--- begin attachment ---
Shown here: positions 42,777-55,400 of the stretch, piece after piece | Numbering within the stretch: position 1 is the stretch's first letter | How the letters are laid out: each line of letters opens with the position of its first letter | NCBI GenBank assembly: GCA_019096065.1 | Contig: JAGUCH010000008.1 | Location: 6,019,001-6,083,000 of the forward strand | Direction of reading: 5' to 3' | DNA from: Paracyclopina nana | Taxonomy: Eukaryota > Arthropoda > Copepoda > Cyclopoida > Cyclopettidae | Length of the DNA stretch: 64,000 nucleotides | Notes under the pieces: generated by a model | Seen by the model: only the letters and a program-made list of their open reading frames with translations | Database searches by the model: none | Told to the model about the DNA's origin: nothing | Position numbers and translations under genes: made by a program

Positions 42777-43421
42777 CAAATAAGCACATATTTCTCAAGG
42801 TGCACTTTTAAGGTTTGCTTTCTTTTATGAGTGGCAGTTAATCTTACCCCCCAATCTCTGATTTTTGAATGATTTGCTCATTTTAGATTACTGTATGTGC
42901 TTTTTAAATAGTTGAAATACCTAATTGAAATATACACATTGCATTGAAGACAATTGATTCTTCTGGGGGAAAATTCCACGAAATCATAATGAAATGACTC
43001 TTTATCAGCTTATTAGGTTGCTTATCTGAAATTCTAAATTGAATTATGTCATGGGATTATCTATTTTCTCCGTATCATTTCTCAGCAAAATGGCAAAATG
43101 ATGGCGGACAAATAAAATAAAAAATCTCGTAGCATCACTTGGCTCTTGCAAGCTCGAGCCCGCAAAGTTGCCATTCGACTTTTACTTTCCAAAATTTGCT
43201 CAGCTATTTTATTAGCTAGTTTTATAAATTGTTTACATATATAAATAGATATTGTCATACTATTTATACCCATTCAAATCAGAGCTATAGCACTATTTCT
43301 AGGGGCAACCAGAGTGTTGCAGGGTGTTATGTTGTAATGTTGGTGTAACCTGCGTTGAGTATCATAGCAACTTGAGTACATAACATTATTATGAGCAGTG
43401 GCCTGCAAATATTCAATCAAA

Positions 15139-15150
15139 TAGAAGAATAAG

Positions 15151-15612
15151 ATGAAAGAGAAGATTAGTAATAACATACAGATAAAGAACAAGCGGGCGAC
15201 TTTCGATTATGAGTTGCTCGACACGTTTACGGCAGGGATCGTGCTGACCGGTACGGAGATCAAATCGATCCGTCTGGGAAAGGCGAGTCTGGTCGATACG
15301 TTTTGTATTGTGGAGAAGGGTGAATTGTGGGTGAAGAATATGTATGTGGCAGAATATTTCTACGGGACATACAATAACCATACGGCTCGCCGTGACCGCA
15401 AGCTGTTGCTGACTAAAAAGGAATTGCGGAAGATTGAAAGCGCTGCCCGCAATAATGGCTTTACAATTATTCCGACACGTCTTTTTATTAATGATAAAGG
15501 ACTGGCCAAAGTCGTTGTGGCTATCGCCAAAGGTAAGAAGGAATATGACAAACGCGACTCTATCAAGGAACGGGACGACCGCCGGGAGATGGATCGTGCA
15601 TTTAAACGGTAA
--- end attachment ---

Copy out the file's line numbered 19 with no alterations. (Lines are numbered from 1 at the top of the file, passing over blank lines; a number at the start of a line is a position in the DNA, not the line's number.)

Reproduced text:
15601 TTTAAACGGTAA